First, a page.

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What is a Cervical Cancer Screening?

Signs of cellular changes that might lead to cervical cancer are detected through cervical cancer screening, which for many women is part of a full pelvic exam. In cervical cancer screening, a sample of cells from the cervix is collected, and these cells are then examined under a microscope for signs of cancer. This test is also known as a Pap test, Pap smear or smear test, and it is a very important part of cervical cancer prevention. In addition to a Pap test, a woman might also undergo a test for the presence of human papillomavirus, the virus that causes most cases of cervical cancer.

Cervical cancer is an invasive cancer that can be difficult to treat effectively, because often the cancer is asymptomatic until after it has spread from the cervix to other parts of the body. This is balanced by the fact that it is also one of the easiest cancers to prevent. Regular cervical cancer screening is recommended for all women age 21 or older, regardless of sexual history, and for any woman who is sexually active, even if she is younger than 21. It is recommended that women undergo cervical cancer screening every one to three years, depending on their level of cancer risk. Generally, women can discontinue having Pap tests after the age of 65, providing their test results have been normal for the previous several years.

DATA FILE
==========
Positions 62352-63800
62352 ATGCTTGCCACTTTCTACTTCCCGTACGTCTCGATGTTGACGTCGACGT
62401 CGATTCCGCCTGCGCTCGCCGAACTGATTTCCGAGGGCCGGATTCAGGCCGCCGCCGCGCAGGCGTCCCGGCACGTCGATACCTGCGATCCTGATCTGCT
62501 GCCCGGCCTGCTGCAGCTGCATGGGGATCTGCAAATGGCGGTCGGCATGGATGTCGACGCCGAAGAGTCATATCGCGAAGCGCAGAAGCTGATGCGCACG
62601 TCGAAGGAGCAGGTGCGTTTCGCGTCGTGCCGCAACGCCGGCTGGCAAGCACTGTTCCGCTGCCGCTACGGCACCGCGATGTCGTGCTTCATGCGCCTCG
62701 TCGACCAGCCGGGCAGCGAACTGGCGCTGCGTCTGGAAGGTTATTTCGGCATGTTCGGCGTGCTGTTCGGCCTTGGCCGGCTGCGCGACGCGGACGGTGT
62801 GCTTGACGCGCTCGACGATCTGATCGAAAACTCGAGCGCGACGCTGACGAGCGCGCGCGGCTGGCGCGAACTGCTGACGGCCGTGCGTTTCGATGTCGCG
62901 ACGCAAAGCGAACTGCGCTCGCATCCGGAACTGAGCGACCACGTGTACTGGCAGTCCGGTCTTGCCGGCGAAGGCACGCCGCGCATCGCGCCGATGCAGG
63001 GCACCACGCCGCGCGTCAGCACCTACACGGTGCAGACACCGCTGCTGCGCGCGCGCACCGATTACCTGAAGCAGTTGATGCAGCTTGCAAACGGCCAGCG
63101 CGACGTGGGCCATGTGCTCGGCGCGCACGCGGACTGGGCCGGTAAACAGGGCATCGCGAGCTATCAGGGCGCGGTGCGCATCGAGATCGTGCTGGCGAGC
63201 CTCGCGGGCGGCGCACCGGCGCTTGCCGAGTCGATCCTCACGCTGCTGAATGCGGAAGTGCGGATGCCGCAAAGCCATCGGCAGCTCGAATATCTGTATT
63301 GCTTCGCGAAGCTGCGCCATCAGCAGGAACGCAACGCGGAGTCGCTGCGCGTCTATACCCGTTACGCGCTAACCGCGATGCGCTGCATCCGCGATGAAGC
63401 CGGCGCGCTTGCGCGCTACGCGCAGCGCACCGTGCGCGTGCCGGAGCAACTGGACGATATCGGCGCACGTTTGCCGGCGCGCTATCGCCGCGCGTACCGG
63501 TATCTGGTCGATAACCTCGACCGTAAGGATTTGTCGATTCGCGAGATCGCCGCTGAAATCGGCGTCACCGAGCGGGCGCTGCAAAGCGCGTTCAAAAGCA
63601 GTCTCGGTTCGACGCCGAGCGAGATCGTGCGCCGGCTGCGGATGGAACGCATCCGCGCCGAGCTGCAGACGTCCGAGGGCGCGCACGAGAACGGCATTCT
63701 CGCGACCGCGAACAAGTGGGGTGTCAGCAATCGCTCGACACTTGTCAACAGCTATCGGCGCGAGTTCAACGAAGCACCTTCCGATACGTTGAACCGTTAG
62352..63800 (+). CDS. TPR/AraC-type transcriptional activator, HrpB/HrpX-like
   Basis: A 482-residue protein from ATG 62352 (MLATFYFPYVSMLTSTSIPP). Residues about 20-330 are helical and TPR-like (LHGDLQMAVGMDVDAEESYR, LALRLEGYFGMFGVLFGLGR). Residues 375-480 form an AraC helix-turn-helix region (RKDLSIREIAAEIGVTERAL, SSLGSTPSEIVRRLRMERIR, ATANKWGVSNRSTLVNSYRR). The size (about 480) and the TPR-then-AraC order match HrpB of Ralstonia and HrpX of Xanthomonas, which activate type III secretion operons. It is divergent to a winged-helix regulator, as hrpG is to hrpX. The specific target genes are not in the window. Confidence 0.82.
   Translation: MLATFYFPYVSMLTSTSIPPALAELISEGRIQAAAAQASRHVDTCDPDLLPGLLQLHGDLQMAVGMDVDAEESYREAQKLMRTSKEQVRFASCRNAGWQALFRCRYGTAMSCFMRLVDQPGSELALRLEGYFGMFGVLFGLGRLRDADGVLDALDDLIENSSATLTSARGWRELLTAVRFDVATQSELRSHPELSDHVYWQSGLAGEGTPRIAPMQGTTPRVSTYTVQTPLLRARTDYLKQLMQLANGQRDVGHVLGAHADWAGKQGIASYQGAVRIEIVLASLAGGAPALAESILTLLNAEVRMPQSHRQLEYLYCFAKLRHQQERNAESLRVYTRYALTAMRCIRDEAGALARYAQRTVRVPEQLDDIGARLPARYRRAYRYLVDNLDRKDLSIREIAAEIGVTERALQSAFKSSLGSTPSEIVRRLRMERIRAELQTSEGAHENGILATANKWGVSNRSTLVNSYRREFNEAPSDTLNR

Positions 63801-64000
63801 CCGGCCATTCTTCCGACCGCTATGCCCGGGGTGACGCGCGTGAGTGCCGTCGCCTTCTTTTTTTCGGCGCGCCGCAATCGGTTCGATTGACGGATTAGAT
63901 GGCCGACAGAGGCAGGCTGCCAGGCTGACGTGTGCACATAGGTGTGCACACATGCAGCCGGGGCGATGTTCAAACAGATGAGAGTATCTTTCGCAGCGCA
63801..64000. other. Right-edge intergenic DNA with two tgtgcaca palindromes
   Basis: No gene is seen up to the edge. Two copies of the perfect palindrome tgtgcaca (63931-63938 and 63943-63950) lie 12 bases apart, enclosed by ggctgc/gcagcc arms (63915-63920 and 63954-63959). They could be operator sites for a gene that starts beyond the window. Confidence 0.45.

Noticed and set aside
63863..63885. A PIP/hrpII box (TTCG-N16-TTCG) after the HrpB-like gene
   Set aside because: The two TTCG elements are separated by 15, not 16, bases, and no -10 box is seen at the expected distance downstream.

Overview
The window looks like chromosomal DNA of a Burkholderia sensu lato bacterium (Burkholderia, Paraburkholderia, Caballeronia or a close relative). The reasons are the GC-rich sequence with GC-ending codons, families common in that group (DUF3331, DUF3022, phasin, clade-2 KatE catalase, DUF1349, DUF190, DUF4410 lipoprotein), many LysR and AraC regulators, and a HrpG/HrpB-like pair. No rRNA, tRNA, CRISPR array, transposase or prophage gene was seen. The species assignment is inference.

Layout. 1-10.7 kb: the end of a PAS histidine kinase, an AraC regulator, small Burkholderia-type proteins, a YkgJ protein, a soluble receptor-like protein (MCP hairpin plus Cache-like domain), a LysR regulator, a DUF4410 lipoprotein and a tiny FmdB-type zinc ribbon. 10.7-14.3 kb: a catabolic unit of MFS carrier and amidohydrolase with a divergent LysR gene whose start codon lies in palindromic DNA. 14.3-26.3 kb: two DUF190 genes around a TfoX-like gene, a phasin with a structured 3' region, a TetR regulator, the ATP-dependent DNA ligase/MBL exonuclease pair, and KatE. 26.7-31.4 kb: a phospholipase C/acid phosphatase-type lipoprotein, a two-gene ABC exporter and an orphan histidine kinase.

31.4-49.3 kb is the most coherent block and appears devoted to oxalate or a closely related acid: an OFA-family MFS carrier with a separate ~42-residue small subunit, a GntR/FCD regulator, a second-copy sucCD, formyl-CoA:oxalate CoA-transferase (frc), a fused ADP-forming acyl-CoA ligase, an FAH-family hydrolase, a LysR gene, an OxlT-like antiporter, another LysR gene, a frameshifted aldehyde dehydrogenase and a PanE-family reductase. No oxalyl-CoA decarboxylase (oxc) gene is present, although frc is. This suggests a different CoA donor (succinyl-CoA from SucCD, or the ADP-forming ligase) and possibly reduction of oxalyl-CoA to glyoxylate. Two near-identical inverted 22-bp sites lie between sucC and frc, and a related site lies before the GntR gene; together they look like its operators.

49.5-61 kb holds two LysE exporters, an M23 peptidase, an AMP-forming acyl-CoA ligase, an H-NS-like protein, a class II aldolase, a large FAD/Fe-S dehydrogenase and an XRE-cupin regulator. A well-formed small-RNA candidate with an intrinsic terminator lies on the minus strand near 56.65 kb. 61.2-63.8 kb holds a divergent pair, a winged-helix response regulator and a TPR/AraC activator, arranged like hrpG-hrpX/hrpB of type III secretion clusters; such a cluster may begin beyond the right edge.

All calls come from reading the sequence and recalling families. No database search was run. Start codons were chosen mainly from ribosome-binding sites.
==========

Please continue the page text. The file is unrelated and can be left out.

To prepare for cervical screening, a woman should not use tampons, douches, birth control cream, foam, jelly or any other vaginal product for two days before the test. In addition, vaginal intercourse should be avoided for the same period of time, and a woman should ensure that her test is scheduled for a date when she is not menstruating. This is important because menstrual blood, semen and any products applied in the vagina can interfere with sample collection or analysis.

During a cervical cancer screening exam, cells are collected from the cervix, a muscular ring that connects the vagina and the uterus. To collect the sample, a physician inserts a small tool called a speculum into the vagina. This expands the walls of the vagina and makes sample collection easier. When the speculum is in place, the physician will run a surgical swab over the cervix to retrieve cells for examination. This part of the exam might be uncomfortable but usually is not painful.

After the test sample has been collected, the cells are examined in a laboratory for the presence of abnormal cells. When abnormal cells are present, the condition is referred to as cervical dysplasia. This is a “pre-cancerous” condition, meaning it is not cancer but has the potential to become cancerous if not treated.

Results of cervical cancer screening tests are generally available within two to three weeks. In most cases, the results of the test are normal. If the results show signs of abnormal cells, the doctor who took the test sample will call to follow up and determine if any treatment is necessary. It is important to remember that in most cases, a positive test result is not caused by the presence of cancer. Often, the test indicates that cells have changed in a way that means cancer could develop; treatment to remove the cells can prevent cancer from developing.

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